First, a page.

Gas Cylinders General Info
(not all points below pertain to lecture bottles)
- SwageLok Installer's Pocket Guide (PDF)
- Compressed Gas Safety Training
- Liquid Nitrogen Safety
- NFPA Ch 8 opening (PDF)
- Poison gas requirements
All gas cylinders must be secured above the center of gravity by an approved cylinder support strap or chain. Always firmly cap any cylinders not in use. Uncapped cylinders should be supported individually, not ganged together behind a single chain. Cylinder carts are not a safe way of securing uncapped gases, even "only for a short time." Max storage limits.
Transportation (by foot):
Use an approved 3- or 4-wheeled cylinder cart and secure the chain or strap carefully. Use the freight elevator, not the passenger elevator.
All cylinders and lecture bottles must be labeled at all times with the name of the contents, name of the vendor, name of the responsible Purdue staf member, and the purchase order number. See Chem Stores if you need to obtain or replace the vendor and purchase order ID tag. (Cylinders and bottles brought in from elsewhere need not have a purchase order number.)
This is a monthly fee for the "rental" of the cylinder. Lecture bottles (and some larger cylinders) are not subject to demurrage, but most are. The vendor charges Purdue Stores or Chem Stores, and the charges are passed along to the account which purchased the cylinder. The demurrage fee stops after the cylinder is returned to the vendor.
The MOST expensive way to dispose of a cylinder is through the waste section of REM. This is to be avoided even though (at least for the time being) it's "Purdue" that pays the bill and not you individually or your research funds. Empty and non-empty cylinders alike should be returned to the company from which they were purchased, and that's the responsibility of the person who last assumed responsibility for the cylinder (unless it is one of the "in stock" items for which you can just walk up to the stores window and ask).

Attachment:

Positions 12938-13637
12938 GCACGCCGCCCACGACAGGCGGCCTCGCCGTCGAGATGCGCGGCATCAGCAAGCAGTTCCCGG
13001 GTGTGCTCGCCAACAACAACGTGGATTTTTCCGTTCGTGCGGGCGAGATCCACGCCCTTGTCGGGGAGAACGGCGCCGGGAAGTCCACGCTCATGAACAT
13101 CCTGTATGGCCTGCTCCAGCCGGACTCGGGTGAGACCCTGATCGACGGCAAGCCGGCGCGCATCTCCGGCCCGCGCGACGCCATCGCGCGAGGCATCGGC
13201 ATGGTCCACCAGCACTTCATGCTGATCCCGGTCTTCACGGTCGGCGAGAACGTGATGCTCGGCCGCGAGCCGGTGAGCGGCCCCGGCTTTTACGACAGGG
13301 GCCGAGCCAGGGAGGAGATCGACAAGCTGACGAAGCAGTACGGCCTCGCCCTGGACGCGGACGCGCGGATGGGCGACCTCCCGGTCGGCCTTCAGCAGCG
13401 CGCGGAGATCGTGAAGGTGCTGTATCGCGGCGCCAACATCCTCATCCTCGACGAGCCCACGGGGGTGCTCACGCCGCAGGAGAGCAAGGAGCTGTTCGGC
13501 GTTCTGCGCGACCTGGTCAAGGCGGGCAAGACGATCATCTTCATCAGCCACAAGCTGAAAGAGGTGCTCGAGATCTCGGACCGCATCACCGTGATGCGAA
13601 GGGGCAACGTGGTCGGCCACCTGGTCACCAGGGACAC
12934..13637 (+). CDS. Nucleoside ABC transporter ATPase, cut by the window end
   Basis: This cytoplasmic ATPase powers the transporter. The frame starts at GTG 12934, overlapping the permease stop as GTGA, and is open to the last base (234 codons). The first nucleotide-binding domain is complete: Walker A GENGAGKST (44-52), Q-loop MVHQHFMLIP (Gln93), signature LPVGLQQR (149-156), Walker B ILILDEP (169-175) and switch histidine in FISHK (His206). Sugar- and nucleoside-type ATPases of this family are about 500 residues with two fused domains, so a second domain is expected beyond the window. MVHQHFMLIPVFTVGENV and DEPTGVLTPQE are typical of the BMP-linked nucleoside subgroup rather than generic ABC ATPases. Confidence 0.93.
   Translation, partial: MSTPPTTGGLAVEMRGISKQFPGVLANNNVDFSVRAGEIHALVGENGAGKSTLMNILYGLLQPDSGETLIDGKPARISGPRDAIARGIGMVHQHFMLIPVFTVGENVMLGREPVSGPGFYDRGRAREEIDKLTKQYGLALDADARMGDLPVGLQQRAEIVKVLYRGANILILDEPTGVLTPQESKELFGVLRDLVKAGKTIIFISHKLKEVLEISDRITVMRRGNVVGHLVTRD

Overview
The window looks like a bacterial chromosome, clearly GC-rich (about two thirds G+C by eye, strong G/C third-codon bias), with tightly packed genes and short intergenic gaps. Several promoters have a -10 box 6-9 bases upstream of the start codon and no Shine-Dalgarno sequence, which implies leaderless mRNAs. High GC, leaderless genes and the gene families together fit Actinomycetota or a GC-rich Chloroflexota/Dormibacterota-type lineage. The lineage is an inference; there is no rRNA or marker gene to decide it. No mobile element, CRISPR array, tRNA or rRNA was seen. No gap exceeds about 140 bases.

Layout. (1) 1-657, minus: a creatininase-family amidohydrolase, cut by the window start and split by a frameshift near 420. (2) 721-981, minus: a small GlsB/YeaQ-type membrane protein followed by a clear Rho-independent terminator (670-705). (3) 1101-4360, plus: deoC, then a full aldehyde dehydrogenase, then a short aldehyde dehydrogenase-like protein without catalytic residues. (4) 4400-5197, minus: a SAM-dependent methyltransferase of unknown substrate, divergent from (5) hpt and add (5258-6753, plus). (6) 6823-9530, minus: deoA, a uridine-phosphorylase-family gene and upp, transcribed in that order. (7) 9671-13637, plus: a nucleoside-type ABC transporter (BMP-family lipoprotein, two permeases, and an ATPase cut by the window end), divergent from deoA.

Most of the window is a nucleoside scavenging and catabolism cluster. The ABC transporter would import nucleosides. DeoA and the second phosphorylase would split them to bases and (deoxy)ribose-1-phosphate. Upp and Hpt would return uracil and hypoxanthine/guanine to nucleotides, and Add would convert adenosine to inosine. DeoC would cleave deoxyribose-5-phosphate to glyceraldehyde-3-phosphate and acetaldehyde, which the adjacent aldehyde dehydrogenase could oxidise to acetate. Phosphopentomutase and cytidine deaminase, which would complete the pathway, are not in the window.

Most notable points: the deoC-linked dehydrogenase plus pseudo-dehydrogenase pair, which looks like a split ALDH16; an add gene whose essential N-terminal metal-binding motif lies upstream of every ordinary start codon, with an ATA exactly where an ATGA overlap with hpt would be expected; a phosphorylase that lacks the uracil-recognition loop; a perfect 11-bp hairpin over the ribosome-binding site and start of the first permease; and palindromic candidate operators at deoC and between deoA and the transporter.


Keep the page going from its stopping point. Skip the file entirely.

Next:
Cylinders obtained at the Chem Stores window without any special ordering can be returned to the Storeroom if they have their ID tag. General stores picks them up from WTHR and they go back to wherever.
Cylinders purchased through Chem Stores on a purchase order, and cylinders purchased independently or brought to Purdue from elsewhere are the responsibility of the owner (the last person who assumed responsibility). Chem Stores is sometimes able to assist with returning these to the manufacturer or vendor, and the costs incurred are born by the owner.
Lecture bottles - Return of lecture bottles to the vendor or manufacturer is not generally accepted. "You bought it -- you own it;" it's a container just like a 4L glass bottle at this point, except a slightly uglier disposal problem. REM will accept all well-identified materials in lecture bottles and other small gas bottles. Here are some acceptable ways of writing them up on a pickup request: (Want to use use the web-form pickup request? Follow all instructions!)
MUST MATCH CONTAINER LABEL
S, L, G
|1||lecture bottle - nitrogen 99.999%||1||500 mL||trace||U||L|
|2||small gas bottles - contained Argon (Fisher), both empty now||2||1 L||0||S||S|
|3||lecture bottle - hydrogen chloride (Matheson) - valve is frozen shut we think||1||500 mL||100 g||S||L|
Special instructions and/or comments:
Argon bottles (item 2) are definitely empty. HCl lecture bottle (item 3) we don't really know how much is in there but you can feel and hear it when you move the bottle.
Note - the physical state of the argon bottles is given as S because they are simply scrap metal. The physical state of the others is given as L because (it is my understanding that) compressed gases aside from hydrogen and helium are actually in a liquid state in the cylinder. At any rate, if your "chemical description" is quite clear, it won't matter a lot if you say G or L. The chemical description must include the chemical name/composition AS IT APPEARS on the container label, and you may add some descriptive comments as you like. What's very important is that the REM people know perfectly what they're coming to get and drive around campus.